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Atlanta after Sherman - 1864-65
Analysis
Under Construction




In December 1864 an article appeared in the Daily Intelligencer[1] describing the destruction their reporter witnessed in and around Atlanta. The article read in part:



“Today, as you approach Atlanta from either side, you no longer find it hidden from view by the dense forest of trees[a] which a few months ago obstructed the eye of the traveler. For miles around scarcely a tree is standing, and within a few miles of the city, fire and the ax have destroyed habitations and laid waste fields.


“As you reach the city limits, you see the awful effects of one vast conflagration. A city destroyed by fire! Two-thirds at least devoured by flames. Doomed to utter desolation, one-third of Atlanta still lives. This will be the nucleus, the cornerstone, the foundation upon which the city will again be restored.”


The destruction that the reporter witness was not the result of a single event, but of many events, the city, and its people, witness the destructive impact of war.


  1. The construction of the Confederate fortification around Atlanta.

    After the fall of Vicksburg on July 4, 1863, concern grew that Atlanta would be a logical target for future Union Army attacks. Jeremy F. Gilmer, Chief of the Confederate Engineer Bureau, contacted Captain Lemuel P. Grant, Chief Engineer of the Department of Georgia, and asked him to survey possible enemy crossings of the Chattahoochee River, a broad waterway that offered some protection from a Northern approach. Grant complied, and after a thorough investigation and survey, explained that the fortification of Atlanta would involve “an expenditure second only to the defense of Richmond”. Captain Grant planned a series of 17 redoubts forming a 10-mile (16 km) circle over a mile (1.6 km) out from the center of town. These would be interlinked with a series of earthworks and trenches, along with rows of abatis and other impediments to enemy troops. Construction on the extensive defensive works began in August 1863. They were bounded on the north by high ground (the present location of the Fox Theatre), the west by Ashby Street, the south by McDonough Drive and the east by what is today known as Grant Park. Many trees where cut down to clear the line of fire as well as for the construction of the forts and the abatis. After the fall of Atlanta, George N. Barnard photographed the Confederate fortifications leaving history a visual record of the fortifications and the surrounding country side. [2]


  2. Siege of Atlanta

    In addition to the three major battles fought around Atlanta, there were many smaller engagements and a nearly constant exchange of fire. Each encounter took its toll, not only on the soldiers, but civilians, on the farms, and the land itself. Battle is a deadly and destructive business.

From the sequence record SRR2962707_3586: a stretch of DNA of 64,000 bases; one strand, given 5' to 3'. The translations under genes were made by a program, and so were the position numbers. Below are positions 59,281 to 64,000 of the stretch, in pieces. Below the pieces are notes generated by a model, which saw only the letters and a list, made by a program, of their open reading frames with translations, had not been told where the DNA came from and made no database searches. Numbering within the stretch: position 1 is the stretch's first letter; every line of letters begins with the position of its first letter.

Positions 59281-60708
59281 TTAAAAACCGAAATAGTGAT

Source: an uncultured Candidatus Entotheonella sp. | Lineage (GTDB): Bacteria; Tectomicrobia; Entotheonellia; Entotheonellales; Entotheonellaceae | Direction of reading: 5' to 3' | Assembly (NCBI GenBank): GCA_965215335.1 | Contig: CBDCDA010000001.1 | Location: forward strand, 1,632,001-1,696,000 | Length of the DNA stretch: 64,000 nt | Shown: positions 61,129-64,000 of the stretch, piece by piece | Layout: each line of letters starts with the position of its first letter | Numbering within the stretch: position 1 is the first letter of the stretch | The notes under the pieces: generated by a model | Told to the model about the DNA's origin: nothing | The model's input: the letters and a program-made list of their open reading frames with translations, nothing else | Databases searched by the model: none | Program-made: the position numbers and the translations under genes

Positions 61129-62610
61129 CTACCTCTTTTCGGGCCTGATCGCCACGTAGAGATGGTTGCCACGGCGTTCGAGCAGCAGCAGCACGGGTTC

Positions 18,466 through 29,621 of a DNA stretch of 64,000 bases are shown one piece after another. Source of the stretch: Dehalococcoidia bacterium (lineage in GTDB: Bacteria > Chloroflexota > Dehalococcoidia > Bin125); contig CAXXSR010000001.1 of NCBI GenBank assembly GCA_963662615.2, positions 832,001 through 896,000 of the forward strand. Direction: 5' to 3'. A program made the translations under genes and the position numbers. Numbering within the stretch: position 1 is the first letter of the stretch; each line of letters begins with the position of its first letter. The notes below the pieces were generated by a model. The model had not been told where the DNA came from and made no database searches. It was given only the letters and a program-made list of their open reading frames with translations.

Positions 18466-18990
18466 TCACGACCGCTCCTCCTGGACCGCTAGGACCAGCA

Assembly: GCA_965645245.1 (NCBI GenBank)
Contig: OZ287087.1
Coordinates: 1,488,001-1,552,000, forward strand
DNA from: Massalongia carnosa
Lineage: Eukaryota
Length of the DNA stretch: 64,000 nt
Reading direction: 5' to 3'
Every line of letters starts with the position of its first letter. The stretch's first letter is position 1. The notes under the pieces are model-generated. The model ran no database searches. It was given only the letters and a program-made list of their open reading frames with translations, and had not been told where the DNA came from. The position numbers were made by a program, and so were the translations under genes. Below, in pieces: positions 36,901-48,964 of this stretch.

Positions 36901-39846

On July 20, 1864, the artillery battery of Capt. Francis De Gress[3] deliberately began firing into downtown Atlanta. The bombardment of Atlanta would continue until August 25, 1864. In addition to the cannons the Union forces had with them, four 4-1/2 inch siege cannons were brought by rail from Chattanooga. These four cannons began firing on the city on August 10.[4] While the Federal Forces never attempted to storm the defenses of Atlanta, there was continuous firing and movement of troops. During the night, federal skirmishers would move forward, dig a hole for protection and then skirmished with the defending troops throughout the day. Just the sheer mass of men, horses and equipment took a telling toll on the land and its people. Many private homes and several churches were hit by the shells fired into Atlanta. When shells began falling within the city limits, the citizens dug shelters in their yards. The shelling lasted for about 37 days and resulted in the death of about two dozen people. The exact number of deaths is unknown. The results of the construction of fortifications, the many battles and the shelling of the city, all contributed to the scene of destruction witnessed by many Atlantans on their return to the city in December of 1864.[5]



  3. Confederate evacuation and destruction of supplies

    The last supply line into Atlanta was cut at Jonesboro, GA, south of the city on September 1, 1864. With all of his supply lines cut, General Hood was forced to abandon Atlanta. On the night of September 1, his troops marched out of the city to Lovejoy, Georgia. General Hood ordered that the 81 rail cars filled with ammunition and other military supplies be destroyed. The resulting fire and explosions were heard for miles. The Atlanta Rolling Mill was also destroyed.[6]


  4. Occupying troops building shanties

    General Sherman issued Special Fielkd Order No. 67 on September 8, 1864. This order specified that the union troops could not occupy the homes in the city. The soldiers began constructing lodgings. The roofs were made from the canvas army tents. The walls and floors were built from wood obtained from fences, outbuildings and in some cases from homes. Ironically, the home, stable, well house, fence and post belonging to Polly and Henry Beedles were torn down. Polly was a free black, her husband, Henry Beedles, was a slave owned by the Georgia Railroad Bank. The two had nearly saved up enough to buy Henry´s freedom. [8] The federal troops also took livestock, corn, flour and other provisions.[7]

    General Sherman also ordered that the citizens of Atlanta leave the city. The people could either move north or south. General Sherman contacted General Hood, to arrange for transportation for those wishing to move south. General Hood tried in vain to get General Sherman to relent, but General Sherman insisted it was for the protection of the citizens.[7]

  5. Building inner defensive ring